Research and Teaching - Penn State Altoona

Chimpin’ with Jerry Zolten

By Therese Boyd, '79

Jerry Zolten, associate professor of communication arts and sciences at Penn State Altoona, author, musician, and CD and radio producer, has always had an ear (and eye) for what is known as American roots music. In 2003 he and his friend and fellow record collector Robert Crumb (of underground comics Fritz the Cat and Mr. Natural fame) recorded a radio show where they discussed and played some early twentieth-century blues records at WPSU. That recording, Chimpin the Blues, was released on both vinyl and CD in 2013; the first two vinyl pressings sold out and a third is on the way while the CD is still available and selling briskly. Jerry sat down with Research and Teaching at Penn State Altoona editor Therese Boyd to talk about the CD and American roots music in the twenty-first century.


Cover art and vinyl record for Chimpin' the Blues
Cover art and vinyl record for "Chimpin' the Blues"

How did the idea for “Chimpin’ the Blues” come about?

I was visiting Robert Crumb at his home in France. We were doing what we always do, sitting around spinning records. This particular session he was playing some amazing tracks and we were entertaining ourselves. I just got to thinking this would be a great way to get this obscure old music out there. Was there a way we could capture this? Robert is so entertaining. That gave me the idea to do a radio show. And WPSU was open for the idea. So it really came down to when Robert would be in my part of the world. In 2003 he was making a trip over and said we could do it. Of course for the show I already had on hand records from my own collection, and in France we had recorded onto tape the tracks we could use from Robert’s collection.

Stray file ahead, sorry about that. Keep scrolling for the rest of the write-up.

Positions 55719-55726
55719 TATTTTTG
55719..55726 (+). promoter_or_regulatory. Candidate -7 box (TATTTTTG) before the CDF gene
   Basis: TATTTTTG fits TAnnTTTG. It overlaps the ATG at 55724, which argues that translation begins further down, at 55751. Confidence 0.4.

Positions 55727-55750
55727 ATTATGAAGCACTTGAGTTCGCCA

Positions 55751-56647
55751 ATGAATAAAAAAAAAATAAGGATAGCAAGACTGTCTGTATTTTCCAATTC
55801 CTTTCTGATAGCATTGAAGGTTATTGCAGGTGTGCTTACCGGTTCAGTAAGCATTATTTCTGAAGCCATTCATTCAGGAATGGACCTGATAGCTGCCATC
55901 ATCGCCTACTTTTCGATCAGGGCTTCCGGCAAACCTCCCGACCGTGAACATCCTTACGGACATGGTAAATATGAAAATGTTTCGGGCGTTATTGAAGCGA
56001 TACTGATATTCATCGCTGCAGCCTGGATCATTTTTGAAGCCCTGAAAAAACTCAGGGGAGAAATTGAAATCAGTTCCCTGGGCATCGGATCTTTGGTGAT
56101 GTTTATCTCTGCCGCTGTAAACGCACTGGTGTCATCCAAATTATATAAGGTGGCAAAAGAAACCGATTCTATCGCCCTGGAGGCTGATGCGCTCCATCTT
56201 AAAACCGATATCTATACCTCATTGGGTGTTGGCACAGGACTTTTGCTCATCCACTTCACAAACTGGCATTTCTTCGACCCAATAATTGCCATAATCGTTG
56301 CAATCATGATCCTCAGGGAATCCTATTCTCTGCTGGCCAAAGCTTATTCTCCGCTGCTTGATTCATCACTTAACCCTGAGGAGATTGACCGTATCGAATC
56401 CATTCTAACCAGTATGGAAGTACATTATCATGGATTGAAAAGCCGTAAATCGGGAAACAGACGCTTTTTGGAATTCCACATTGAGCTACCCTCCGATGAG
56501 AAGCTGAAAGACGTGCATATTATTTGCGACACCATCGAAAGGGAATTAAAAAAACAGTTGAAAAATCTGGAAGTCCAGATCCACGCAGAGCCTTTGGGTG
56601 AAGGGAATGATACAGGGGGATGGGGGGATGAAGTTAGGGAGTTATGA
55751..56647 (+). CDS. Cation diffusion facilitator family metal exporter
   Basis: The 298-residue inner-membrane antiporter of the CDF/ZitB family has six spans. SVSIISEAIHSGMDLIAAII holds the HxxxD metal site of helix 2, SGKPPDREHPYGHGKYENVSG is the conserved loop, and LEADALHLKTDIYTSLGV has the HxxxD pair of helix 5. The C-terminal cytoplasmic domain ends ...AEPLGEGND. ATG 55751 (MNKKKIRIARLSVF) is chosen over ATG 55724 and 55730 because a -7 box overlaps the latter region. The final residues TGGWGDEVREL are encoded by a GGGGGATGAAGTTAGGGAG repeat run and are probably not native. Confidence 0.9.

Robert Crumb is legendary. Even people who don’t know his name know his drawings from the 1960s underground comics. How did you two meet?

It was about 1980. We had a mutual friend who was a cartoonist and also a record collector. An agent who was working for both Crumb and my friend said that Crumb was looking for collectors who might be willing to swap artwork for records.

Crumb was living in northern California. He introduced himself in a letter all hand printed: “Would you be interested in trading records for original artwork?” As it turned out I was heading out to California and I called and he said come by. We talked about all kinds of things from comics and philosophies to relationships, the price of fame, and ... music. I learned a lot about Robert as a person during those years when he lived in Northern California. When he was east he’d come and stay, when I was in California I’d visit. Of course I had records that he wanted.